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A review of in vivo modulation of cerebellar cGMP levels by excitatory amino acid receptors: role of NMDA, quisqualate and kainate subtypes.

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1
Hoechst-Roussel Pharmaceuticals, Inc., Somerville, NJ.

Abstract

1. Agonists of all three EAA receptor subtypes augment cerebellar cGMP levels in vivo. 2. Agonists of the NMDA-associated glycine receptor also increase cerebellar cGMP levels but with lesser efficacy than EAA agonists. 3. Pharmacological agents, such as harmaline and pentylenetetrazol, which enhance endogenous EAA transmission also increase cerebellar cGMP levels in vivo. 4. Increases in cerebellar cGMP elicited by EAA receptor agonists are blocked by inhibition of nitric oxide synthase with N-monomethyl-L-arginine. 5. Basal cerebellar cGMP levels are decreased in a dose-dependent manner by competitive and non-competitive NMDA receptor antagonists but not by blockade of the NMDA-associated glycine receptor. 6. Selective alpha-1 blockade also antagonizes the actions of NMDA-dependent increases in cerebellar cGMP, suggesting NMDA receptor modulation of NE release from noradrenergic mossy fibers. 7. Quisqualate-dependent increases in cerebellar cGMP were blocked by the nonselective EAA antagonist, DNQX, but not by glycine antagonists or noncompetitive NMDA antagonists. 8. The sigma ligands, ifenprodil and BMY 14802, which did not alter or increased basal cerebellar cGMP levels, respectively, antagonized NMDA-dependent increases in cGMP levels. 9. The polyamines, spermine and spermidine, also did not change basal cGMP levels but nonselectively antagonized EAA-mediated increases in cGMP. 10. In summary, all 3 major EAA subtypes appear to modulate cerebellar cGMP levels in vivo. These actions also involve the intermediate generation of nitric oxide. The NMDA receptor population also appears to reside mainly on noradrenergic nerve endings in the cerebellum.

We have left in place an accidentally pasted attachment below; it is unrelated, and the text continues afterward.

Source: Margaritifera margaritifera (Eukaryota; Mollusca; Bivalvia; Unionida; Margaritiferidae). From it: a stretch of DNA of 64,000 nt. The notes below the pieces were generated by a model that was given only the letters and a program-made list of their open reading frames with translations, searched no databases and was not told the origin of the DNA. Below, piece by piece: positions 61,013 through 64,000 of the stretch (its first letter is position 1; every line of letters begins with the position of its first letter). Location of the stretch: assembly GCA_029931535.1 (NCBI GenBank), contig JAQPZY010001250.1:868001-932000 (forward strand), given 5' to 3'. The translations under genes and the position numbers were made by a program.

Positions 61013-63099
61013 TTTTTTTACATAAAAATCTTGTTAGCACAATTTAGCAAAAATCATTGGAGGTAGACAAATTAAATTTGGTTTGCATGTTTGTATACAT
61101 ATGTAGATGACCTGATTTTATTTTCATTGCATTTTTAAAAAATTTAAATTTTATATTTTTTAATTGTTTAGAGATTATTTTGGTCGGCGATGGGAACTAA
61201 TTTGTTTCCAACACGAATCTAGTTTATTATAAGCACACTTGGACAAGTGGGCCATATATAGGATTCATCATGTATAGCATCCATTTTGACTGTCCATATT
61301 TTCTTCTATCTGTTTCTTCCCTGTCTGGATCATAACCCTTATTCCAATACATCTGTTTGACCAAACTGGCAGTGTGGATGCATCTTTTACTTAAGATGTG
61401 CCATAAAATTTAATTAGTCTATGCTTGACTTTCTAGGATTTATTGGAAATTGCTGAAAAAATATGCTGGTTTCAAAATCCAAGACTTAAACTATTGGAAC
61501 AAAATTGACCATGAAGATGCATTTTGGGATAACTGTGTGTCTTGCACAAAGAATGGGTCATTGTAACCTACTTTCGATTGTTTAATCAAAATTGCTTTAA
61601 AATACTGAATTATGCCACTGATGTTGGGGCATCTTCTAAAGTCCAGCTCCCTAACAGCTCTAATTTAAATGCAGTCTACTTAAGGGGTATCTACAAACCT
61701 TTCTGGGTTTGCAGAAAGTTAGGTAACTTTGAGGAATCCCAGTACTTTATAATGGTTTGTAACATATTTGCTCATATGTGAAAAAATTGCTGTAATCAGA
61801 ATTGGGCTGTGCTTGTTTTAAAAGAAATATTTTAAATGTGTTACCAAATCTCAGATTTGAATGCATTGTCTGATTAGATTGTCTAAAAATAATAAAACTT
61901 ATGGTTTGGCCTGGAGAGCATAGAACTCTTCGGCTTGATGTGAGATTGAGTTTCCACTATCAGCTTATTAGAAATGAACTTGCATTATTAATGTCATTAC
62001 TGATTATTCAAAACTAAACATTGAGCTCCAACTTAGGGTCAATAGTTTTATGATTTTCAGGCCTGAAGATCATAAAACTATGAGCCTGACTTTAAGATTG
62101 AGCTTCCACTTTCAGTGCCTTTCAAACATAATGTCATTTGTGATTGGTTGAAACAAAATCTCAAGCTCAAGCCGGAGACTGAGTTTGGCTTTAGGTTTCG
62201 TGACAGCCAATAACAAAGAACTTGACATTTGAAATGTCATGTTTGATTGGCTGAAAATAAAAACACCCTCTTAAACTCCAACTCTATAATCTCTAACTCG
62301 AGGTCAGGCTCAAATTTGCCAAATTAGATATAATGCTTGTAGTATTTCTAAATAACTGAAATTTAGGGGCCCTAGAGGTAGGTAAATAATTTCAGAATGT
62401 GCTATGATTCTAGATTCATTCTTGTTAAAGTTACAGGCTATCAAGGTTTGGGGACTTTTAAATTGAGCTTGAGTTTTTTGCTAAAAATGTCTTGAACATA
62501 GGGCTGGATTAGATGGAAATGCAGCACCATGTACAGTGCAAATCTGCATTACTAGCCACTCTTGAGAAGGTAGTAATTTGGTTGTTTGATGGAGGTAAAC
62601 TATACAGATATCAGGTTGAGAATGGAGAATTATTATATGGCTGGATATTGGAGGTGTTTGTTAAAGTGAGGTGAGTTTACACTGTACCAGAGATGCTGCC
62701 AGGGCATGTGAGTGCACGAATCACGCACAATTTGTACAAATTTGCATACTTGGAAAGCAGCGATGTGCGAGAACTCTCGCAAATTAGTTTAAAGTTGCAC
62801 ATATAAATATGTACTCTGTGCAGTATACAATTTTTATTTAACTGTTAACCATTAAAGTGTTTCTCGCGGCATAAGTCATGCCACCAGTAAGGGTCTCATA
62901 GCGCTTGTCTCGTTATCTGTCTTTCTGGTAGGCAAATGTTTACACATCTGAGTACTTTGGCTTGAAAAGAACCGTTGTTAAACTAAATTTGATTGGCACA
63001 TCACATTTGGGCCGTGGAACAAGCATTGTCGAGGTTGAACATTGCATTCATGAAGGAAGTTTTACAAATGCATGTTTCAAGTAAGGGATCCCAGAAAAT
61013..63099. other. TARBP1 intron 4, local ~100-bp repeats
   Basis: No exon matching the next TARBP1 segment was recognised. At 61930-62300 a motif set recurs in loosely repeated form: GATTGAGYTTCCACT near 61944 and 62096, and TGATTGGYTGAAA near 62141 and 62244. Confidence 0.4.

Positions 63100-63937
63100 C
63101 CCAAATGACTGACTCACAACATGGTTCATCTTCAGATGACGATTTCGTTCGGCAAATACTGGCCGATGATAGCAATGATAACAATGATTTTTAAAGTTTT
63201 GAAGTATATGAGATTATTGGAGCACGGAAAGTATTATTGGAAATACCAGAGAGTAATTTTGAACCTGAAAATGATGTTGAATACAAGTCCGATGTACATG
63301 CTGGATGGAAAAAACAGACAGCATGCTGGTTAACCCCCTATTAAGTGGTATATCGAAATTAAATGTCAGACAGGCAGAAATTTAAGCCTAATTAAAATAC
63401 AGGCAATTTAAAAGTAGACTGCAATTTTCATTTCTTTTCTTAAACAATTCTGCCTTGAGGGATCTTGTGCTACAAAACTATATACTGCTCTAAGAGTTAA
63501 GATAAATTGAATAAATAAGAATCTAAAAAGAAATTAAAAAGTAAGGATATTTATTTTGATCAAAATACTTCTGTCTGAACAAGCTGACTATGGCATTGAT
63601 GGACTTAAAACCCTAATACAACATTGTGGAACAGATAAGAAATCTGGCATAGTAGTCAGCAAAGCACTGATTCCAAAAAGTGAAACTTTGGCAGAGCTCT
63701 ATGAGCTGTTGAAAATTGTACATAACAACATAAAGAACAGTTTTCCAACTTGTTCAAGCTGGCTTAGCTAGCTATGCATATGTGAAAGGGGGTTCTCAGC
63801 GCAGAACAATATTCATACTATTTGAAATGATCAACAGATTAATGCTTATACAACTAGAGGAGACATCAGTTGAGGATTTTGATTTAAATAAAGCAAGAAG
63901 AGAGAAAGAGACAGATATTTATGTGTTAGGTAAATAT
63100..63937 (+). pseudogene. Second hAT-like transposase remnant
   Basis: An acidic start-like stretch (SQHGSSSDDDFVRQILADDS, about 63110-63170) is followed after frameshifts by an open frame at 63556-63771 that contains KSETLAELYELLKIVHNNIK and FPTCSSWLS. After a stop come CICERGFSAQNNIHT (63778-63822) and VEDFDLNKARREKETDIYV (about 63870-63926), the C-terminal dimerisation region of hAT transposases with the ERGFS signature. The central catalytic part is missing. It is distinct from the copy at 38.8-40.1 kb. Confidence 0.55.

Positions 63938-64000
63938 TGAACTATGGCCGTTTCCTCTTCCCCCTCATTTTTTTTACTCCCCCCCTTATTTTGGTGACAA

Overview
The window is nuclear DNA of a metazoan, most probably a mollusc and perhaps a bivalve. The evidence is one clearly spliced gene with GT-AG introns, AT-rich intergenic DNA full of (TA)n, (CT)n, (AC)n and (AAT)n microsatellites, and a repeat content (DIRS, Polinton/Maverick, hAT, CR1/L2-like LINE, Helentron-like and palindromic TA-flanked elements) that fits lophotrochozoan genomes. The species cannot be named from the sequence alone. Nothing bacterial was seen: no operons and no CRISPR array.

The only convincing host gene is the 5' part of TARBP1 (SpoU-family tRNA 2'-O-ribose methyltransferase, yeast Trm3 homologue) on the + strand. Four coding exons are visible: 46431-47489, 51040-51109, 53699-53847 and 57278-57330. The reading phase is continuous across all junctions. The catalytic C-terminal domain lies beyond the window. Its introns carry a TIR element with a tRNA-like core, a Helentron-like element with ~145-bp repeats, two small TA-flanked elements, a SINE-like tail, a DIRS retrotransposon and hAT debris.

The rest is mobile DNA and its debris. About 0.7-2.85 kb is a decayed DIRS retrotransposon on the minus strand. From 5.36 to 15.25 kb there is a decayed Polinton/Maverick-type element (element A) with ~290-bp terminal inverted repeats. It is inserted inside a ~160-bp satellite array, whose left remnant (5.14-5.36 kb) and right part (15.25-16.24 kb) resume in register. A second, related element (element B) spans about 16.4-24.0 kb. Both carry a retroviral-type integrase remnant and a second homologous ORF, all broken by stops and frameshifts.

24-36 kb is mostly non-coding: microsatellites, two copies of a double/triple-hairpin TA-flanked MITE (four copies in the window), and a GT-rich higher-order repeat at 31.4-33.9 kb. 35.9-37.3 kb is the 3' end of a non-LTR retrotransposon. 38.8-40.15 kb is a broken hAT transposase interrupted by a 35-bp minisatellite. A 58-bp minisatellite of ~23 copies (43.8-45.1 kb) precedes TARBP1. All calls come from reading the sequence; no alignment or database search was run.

PMID:
1651529
[Indexed for MEDLINE]
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